It is not uncommon for your child to express interest in a career you think is wrong for them. You may be right, and there is also a very high chance that you may not know enough about that particular occupation to have formed an opinion. Do some research together with your child; you may learn something and your child certainly will.

One of the most efficient ways to learn about a career is to watch someone actually do that job. As a parent, you should utilize any opportunity to bring your child into the workplace not only to learn about occupations in which they express interest but also to reveal to them, the ones they have never heard of or which they know very little about.

Most Parents are petrified about letting their child do anything other than the conventional courses, even though awareness about new subjects may be there, but acceptability is missing. Art is still considered a poor cousin of science subjects, even though it offers plenty of interesting and even well-paying career options with just a little out-of-the-box thinking.

It is essential for you to constantly remind your child that the quest to do what they love is most times a long process of self-discovery and experimenting. They may change courses as they go through their career path. Be patient with your child during these tough decisions, and encourage them to keep learning more about themselves so they can keep growing into the person they want to be.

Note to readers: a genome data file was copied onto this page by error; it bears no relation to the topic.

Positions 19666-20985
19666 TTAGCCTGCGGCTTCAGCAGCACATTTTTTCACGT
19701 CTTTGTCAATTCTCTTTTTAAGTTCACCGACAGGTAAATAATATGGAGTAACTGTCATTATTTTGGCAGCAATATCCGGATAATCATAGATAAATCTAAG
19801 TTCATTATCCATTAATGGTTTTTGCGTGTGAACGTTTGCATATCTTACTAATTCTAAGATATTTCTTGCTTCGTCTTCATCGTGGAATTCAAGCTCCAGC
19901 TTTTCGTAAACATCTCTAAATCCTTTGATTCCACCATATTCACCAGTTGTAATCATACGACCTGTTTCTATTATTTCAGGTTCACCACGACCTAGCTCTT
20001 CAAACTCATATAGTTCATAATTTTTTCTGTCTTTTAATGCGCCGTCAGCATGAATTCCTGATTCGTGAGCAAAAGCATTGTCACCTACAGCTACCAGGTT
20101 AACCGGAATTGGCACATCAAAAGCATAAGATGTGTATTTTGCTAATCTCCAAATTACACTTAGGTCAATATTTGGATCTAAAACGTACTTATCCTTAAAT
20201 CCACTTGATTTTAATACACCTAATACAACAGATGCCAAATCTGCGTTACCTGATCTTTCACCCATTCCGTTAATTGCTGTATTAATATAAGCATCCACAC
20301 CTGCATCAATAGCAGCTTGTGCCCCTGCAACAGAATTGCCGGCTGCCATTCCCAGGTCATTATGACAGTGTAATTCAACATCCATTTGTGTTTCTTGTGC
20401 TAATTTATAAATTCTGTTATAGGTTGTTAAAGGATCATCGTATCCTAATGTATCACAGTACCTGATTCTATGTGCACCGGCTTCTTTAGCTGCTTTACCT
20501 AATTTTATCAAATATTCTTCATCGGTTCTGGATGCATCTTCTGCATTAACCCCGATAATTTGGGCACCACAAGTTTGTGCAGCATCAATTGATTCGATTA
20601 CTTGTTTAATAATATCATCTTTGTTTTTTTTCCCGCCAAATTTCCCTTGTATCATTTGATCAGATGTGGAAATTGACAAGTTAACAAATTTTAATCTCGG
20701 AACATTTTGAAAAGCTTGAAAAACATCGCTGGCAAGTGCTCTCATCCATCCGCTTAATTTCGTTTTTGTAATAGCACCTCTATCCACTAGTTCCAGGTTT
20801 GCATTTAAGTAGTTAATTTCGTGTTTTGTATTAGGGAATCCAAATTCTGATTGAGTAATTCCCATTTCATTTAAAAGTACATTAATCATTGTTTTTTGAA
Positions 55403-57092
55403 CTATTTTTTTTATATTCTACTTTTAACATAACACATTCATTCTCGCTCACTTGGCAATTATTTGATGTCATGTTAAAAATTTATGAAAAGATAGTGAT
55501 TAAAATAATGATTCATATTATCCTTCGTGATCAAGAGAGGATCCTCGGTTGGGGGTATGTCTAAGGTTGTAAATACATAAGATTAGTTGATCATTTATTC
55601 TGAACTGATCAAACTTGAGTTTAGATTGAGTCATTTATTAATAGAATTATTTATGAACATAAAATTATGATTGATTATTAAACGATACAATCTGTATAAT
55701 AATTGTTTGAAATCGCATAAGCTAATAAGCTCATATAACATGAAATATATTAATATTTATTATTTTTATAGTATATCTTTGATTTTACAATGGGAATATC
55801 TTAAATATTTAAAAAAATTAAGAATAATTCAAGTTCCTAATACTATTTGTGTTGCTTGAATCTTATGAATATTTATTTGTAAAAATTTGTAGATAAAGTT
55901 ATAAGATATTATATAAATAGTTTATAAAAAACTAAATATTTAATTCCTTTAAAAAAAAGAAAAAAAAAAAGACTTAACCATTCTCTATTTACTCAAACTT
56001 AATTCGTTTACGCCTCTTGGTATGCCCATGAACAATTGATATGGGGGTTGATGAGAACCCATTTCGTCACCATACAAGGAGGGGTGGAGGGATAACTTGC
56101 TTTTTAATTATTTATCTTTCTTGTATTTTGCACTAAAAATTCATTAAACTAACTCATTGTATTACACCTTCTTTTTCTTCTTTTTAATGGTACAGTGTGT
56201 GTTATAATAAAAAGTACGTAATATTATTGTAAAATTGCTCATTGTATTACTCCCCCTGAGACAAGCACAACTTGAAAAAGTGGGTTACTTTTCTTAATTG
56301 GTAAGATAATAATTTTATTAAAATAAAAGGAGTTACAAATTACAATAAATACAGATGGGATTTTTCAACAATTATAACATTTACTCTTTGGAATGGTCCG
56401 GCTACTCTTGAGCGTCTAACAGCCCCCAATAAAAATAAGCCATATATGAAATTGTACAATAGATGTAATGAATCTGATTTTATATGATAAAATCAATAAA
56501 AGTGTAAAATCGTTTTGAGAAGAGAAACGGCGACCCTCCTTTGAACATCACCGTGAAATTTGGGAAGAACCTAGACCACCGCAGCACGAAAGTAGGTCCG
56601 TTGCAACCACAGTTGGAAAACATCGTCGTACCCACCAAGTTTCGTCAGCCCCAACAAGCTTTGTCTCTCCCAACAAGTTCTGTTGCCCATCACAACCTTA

Enroll your child in a school that teaches thinking skills

This will not only help support your child’s brain development but also teach them effective and proactive decision making, as well as skills to help highlight the qualities that are necessary in the workplace.

A school with a well-established and proactive careers department is also worth investing in, as they will help your child understand their interests and skills and how these translate to roles that interest them. Talk to your teenage children about what they enjoy both in and out of school. Help them see how they are learning various skills (employable) through their work, hobbies and extra-curricular activities, for example, teamwork, and creativity and leadership skills. If your child is struggling to choose a particular path, encourage them to consider a breadth of subjects so they can still keep their options open.

See to it that you as a parent reassure them that by choosing one option now, they aren’t committing to one role for the rest of their working life. They have simply opted to develop a set of skills and experiences that they can use to transfer roles should they wish to.

Encourage your children to take on a part-time job, work experience or internships when possible. This will help them get a feel for the type of work they might enjoy, and develop their work ethic and employability skills. Learn when to encourage your child and when to let it go, let him know that it isn’t such a big deal if he goes back for required prerequisites or changes programs.